Paul travels his way to better business relationships
Paul Panabaker didn’t start travelling until after he graduated and had some work in Australia. Now, he travels all the time, especially for DFK International conference and also to visit friends in Thailand, where he’s been able to catch some monster fish. He’s also a pretty huge Toronto Raptors fan and has collected a lot of memorabilia over the years.
In this episode, Paul and I talk about how his travels have allowed him the ability to be engaged in other parts of the world and how business might be done there. The conference trips allow him to have in-person meetings with people that he does business with, making it a true connection that lasts. He feels that having a personality means having the ability to communicate with clients and coworkers, saying, “If you can have a relationship that’s a little bit more, then having a personality at work certainly doesn’t hurt.”
Paul Panabaker is a Senior Partner with Davis Martindale in London, Ontario, Canada, known as “Accountants with Personality!”. He’s also the Vice President of the Americas for DFK International.
He graduated from the University of Waterloo with a Bachelor of Arts, Economics.
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Hello, this is John Garrett. Welcome to Episode 151 of the Green Apple Podcast where each Wednesday, I interview a professional who, just like me, is known for a passion or an interest or a hobby outside of work, making them stand out like a green apple in a stereotypically boring red apple world. I’m always so fascinated how we usually try to stand out with our technical expertise. “Look at my degrees. Look at my certifications, all the letters after my name.” I’m here to shine a light each week on someone who understands that expertise isn’t always earned this way. Sometimes, it’s experiences from your passions outside of work that make you better at your job. This week, you’ll hear from one of the originals, since he helped coin his firm’s tagline “Accountants With a Personality,” which is awesome.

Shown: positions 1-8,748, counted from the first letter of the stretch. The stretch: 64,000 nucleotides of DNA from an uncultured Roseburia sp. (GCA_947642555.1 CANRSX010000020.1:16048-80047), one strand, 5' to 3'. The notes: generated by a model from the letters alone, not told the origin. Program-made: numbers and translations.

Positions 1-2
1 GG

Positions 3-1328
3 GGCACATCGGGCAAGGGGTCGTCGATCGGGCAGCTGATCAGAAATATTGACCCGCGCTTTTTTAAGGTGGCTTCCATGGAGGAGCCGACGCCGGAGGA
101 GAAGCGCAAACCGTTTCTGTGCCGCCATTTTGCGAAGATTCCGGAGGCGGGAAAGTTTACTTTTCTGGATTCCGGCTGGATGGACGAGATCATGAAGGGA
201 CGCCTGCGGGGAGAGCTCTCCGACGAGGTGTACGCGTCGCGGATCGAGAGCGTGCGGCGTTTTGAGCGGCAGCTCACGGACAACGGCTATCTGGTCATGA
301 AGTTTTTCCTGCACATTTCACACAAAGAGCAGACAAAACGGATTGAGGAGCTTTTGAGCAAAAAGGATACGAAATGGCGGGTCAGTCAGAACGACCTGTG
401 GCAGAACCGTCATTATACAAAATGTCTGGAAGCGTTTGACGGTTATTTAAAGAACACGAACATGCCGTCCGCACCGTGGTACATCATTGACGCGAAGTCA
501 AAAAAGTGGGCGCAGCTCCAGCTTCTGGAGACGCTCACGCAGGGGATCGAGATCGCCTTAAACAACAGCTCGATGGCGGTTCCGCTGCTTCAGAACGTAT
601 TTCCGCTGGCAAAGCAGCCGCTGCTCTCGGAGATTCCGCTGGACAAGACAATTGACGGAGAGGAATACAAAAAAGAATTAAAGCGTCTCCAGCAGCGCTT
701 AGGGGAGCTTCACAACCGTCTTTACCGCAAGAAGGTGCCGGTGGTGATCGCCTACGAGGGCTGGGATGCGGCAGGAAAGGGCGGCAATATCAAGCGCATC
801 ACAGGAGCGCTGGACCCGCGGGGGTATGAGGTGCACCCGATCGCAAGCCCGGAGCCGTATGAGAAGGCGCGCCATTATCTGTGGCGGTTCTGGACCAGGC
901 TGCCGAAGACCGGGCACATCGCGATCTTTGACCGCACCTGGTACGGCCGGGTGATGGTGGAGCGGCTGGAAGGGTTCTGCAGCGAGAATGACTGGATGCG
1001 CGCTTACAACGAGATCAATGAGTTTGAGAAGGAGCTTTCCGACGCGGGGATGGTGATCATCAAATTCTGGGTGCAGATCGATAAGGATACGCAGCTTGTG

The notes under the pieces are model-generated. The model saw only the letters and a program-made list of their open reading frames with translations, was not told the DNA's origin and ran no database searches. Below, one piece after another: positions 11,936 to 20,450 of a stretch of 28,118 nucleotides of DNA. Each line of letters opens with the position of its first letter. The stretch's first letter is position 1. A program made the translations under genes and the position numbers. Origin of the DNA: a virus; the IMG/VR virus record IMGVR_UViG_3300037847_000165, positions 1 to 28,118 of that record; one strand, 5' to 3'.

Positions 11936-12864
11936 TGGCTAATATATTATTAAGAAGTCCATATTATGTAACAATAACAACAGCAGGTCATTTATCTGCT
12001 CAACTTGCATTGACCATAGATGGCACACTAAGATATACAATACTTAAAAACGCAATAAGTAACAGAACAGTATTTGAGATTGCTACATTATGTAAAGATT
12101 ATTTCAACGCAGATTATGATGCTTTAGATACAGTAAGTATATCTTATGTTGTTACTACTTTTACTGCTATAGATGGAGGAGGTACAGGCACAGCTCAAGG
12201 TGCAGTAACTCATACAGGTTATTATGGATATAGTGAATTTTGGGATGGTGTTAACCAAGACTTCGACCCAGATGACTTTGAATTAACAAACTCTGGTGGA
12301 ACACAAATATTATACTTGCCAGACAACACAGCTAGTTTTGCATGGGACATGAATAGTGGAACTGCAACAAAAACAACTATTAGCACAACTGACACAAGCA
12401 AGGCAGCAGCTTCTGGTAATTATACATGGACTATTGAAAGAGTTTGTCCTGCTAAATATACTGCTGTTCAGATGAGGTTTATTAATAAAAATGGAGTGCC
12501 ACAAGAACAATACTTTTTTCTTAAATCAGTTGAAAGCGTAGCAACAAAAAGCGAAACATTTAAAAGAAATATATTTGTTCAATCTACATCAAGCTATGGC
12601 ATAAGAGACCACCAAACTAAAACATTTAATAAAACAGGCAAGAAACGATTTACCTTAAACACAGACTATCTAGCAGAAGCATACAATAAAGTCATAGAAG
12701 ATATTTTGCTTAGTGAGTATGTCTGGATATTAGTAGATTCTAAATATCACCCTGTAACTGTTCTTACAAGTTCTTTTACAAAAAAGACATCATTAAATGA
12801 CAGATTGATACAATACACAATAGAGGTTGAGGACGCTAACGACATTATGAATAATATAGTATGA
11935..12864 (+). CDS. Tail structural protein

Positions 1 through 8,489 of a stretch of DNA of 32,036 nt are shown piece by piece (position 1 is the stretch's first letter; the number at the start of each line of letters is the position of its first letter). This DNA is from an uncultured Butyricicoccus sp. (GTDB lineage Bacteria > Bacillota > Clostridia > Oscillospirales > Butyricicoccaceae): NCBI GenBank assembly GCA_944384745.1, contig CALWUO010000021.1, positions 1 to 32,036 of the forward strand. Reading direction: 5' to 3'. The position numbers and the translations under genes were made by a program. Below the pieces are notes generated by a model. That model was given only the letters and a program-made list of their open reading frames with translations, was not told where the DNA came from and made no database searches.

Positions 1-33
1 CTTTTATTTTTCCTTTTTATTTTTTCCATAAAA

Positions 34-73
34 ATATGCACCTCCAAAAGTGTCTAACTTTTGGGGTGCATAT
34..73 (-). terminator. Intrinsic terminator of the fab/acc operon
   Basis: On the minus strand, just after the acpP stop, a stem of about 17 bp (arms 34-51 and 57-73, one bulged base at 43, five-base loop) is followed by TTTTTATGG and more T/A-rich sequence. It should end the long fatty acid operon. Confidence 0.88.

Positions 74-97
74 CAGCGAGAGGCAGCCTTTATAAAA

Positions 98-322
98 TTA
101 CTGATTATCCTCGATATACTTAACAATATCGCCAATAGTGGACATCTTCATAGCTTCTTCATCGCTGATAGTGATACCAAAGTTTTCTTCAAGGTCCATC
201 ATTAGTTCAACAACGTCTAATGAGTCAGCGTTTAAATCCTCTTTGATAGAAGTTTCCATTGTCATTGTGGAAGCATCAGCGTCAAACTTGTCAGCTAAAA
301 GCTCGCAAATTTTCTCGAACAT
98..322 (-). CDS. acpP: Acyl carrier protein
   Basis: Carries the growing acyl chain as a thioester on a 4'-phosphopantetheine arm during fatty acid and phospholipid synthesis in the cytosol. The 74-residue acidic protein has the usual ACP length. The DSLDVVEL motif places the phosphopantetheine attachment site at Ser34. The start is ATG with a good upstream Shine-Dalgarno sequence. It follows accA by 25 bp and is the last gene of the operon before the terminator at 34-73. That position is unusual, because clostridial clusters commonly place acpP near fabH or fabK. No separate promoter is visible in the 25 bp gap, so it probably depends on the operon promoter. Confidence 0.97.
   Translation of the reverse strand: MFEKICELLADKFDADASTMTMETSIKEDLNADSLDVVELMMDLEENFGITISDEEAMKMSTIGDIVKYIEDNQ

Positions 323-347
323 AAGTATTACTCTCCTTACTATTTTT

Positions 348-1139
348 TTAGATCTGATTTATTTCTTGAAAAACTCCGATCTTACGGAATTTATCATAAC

Really quickly, I’m also doing some research. It’s a super short, one-minute anonymous survey about corporate culture and how the green apple message might apply in your world. If you’ve got just 60 seconds, please head to greenapplepodcast.com. You can click the big, green button there. Answer a few quick questions. Again, it’s totally anonymous. I really appreciate the help for research for the book I’m launching later this year. Thanks so much to everyone for hitting subscribe on the show so you don’t miss any of the cool guests, like this week’s Paul Panabaker. He’s a Senior Partner with Davis Martindale in London, Ontario, Canada. I’m really excited to have him on the show. But to get things started, Paul, I want to say thanks so much for being with me today on the green apple podcast.
Paul: Happy to be here, John.
John: I’m so excited to have you on after meeting you at the DFK conference in Vegas a couple of years ago and hanging out at dinner that night. I remember your business card always saying “Accountants With a Personality.” I was like, “That’s fantastic.” I’m so happy that we’re able to make this work today.
John: Yeah. I gave everyone a little bit of an introduction to you, but maybe in your own words, what you’re up to now and a little bit of how you got there?
Paul: All right. I’m a Senior Partner with Davis Martindale, as you say, the “Accountants With Personality.” Also, you referenced DFK, I’m presently a Vice President of the Americans for DFK international. But day to day, I’m an accountant here in London, Ontario and part of the time in Toronto.